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October 12, 2016

How to Travel to China-Drama Free

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Prepare to experience a very different culture

The fun of visiting new places is experiencing a culture that may be very different from your own. This is what makes China an amazing place to visit, but also perhaps a slightly daunting prospect. Have no fear. I have all the tips you need.

Where I travelled

My trip to China spanned over several weeks – eight weeks to be precise, primarily in Shanghai.

Apart from Shanghai, my family and I took day trips to Suzhou, Hangzhou and Yiwu. We also visited Beijing and Guangzhou, taking the high speed train from Beijing to Shanghai and travelling on the slow train from Shanghai to Guangzhou.

As I roamed the streets of China, I was surprised by how little I knew about the culture and people of this magnificent country. So before you leave for China, here are 20 tips that will clear up confusion and let you enjoy a drama-free trip:

20 things to know

1. Have all the addresses of important places you need to get to, like restaurants, hotels and your home country’s embassy, written in Chinese by your tour guide or hotel concierge before venturing out on your own. Remember to bring along your hotel’s business card (in Chinese) and a photo of your hotel to show in case you need to take a cab. Almost all cab drivers in China speak only Chinese.

2. Have local cash at all times. The local currency is the Renminbi (RMB) or Yuan, but the locals call it Kuài. Most usually say “Yī Kuài” (1 Kuài) rather than “Yī Yuan” (1 Yuan), which is more formal.

3. It is challenging to find currency exchange places in China. Even in big cities, most hotels do not offer currency exchange.

4. Most stores and restaurants do not accept credit cards.

5. Tipping is not common in China so travellers are not expected to tip in restaurants or hotels.

6. When drinking alcohol like liquor, beer or wine, know how much you can tolerate. With Chinese hosts, guests are expected to finish their whole glass on every toast. Practice caution. Don’t consume your whole drink, because more toasting will occur after the first.

7. Inexpensive tours that are organized locally in China may be tempting, but you’ll get much more out of a trip organized by a name you already know and trust.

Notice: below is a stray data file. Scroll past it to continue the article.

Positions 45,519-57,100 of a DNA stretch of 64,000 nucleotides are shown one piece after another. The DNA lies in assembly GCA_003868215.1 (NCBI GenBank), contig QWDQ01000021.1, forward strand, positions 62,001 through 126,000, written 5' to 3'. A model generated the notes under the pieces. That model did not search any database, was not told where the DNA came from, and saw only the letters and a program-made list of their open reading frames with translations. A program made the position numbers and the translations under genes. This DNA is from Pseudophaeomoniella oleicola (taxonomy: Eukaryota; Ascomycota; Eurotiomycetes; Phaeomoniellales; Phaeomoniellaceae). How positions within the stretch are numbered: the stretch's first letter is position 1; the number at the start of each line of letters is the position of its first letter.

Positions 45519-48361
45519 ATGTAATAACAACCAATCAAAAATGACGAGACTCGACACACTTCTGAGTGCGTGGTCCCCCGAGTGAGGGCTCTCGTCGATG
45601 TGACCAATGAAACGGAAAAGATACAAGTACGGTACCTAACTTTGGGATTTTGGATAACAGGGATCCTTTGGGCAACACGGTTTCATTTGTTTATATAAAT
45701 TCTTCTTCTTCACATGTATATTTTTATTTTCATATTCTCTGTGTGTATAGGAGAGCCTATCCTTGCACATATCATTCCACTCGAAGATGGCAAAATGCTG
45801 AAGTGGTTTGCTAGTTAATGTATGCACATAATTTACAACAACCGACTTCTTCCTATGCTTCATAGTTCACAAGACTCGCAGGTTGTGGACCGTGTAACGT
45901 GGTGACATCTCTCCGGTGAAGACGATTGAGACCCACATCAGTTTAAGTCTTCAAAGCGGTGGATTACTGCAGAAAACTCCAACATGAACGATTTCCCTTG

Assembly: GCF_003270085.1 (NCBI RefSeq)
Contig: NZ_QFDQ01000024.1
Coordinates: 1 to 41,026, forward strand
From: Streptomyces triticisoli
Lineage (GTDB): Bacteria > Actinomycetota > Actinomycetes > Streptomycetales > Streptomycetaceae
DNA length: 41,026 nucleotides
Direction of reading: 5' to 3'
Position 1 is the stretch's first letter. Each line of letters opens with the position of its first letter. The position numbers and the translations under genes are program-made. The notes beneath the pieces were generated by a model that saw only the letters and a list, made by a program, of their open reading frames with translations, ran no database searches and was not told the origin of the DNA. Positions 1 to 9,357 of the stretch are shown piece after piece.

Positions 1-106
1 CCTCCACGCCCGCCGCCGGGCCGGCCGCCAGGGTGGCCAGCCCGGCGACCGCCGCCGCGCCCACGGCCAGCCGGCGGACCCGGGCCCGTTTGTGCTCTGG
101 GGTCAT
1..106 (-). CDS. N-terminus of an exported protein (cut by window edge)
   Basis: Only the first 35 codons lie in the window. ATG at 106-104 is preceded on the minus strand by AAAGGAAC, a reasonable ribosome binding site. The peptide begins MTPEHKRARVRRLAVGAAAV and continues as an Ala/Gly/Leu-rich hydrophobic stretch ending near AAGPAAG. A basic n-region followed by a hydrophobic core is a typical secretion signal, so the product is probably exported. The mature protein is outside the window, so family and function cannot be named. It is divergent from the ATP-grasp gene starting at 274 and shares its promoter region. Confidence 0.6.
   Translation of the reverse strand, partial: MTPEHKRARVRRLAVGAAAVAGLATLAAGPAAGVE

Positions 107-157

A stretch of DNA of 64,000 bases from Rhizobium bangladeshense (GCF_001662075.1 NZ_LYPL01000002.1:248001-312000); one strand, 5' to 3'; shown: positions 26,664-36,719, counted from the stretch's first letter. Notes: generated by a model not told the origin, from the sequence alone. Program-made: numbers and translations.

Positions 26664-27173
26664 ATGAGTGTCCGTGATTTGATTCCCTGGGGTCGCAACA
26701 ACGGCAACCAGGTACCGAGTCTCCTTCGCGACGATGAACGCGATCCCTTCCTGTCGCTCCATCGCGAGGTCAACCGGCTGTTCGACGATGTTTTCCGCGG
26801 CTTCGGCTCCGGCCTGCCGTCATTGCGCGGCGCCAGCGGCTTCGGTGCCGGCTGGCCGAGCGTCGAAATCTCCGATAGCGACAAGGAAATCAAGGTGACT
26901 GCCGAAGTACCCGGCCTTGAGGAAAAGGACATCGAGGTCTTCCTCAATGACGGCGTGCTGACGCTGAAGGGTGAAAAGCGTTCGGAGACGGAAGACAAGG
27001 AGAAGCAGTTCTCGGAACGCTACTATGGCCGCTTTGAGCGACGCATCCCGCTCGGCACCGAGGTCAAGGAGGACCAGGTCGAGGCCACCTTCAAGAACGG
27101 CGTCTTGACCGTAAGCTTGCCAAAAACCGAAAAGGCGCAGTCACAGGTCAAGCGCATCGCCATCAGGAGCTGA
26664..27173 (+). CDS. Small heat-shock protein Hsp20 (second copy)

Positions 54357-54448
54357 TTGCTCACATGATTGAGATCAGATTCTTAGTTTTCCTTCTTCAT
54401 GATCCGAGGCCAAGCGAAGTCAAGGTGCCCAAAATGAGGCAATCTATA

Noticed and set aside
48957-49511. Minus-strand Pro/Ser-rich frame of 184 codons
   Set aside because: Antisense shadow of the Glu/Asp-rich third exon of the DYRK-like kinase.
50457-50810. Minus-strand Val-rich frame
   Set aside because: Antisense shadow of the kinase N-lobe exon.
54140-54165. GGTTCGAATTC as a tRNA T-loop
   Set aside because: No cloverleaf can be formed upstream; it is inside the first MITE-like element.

8. Bring your own toilet paper at all times. Bathrooms in China usually don’t have toilet paper. You might want to bring some napkins along as well, since local restaurants frequently don’t offer napkins.

9. Expect that public toilets are not kept to the standards you may be accustomed to.

10. Learn to speak a few words in Chinese; it goes a long way. Here are a few words to know: “nǐ hǎo” (hello), “xiè xiè” (thank you), “cèsuǒ” (bathroom).

11. Get VPN for your laptop and smartphone if you need to access Google, Facebook, Instagram and other blocked websites. I’ve used both StrongVPN and VyprVPN.

12. The locals love to photograph foreigners, particularly Caucasians. If you prefer not to be photographed, let them know.

13. Learn to spot the real deal from the fake. Many souvenir and regular shops sell knockoff shoes, bags, soccer jerseys, scarves and even wine! I’ve seen Australian [yellow tail] knockoffs in grocery stores in Shanghai. You won’t find knockoffs in authorized stores in China.

Rule of thumb: when it comes to branded goods, if it is dirt cheap, beware!

14. Always haggle when shopping in souvenir shops, wholesale shops and street markets. I like to start with half the offered price. I am never afraid to walk away immediately if a sale associate is rude or starts with a ridiculous price. There are always other places that sell the same thing. After walking away a few times and getting counteroffers, you’ll get a sense of a ballpark price for the item you want. For example, the starting price for a pair of shoes I wanted was 160 Yuan. My initial counter offer was 80 and the final price was 95.

15. Shanghai city centre is ultra modern. International brands are well represented in the city’s malls and main thoroughfares like Nanjing Road. The subway systems in Shanghai and Beijing are efficient and clean.

16. In most places, locals don’t queue. It is not uncommon for someone to stand in front of you when in line.

17. Try the street food! It’s a great way to get an authentic culinary experience. Street food is usually safe if you buy from busy stalls. I only purchase hot food from street vendors, foods that are freshly prepared to order, like noodles in hot, boiling soup.

18. Traffic rules exist, but aren’t always respected. When crossing a busy street, check that the road is clear and there are no incoming cars – even if the crosswalk sign indicates walk. It never hurts to be aware of your surroundings.

19. Observe table manners when dining with a local Chinese host. Traditionally, guests should follow these customs: 1) Wait to be seated by the host. Seating arrangements are a way to show honour and respect. The most important person will take a seat facing the entrance. 2) Don’t start eating unless the host has verbally invited you to start. 3) Don’t place your chopsticks vertically in rice.

20. When presenting or receiving a business card or gift, it is considered polite to use both hands.

China is a striking country, chock-full of history, culture, amazing food and tea. Take these tips, book a trip, and discover the 5,000 years of history in the land known as The Middle Kingdom. The culture and customs might be different from what you know, but isn’t that why you visit?

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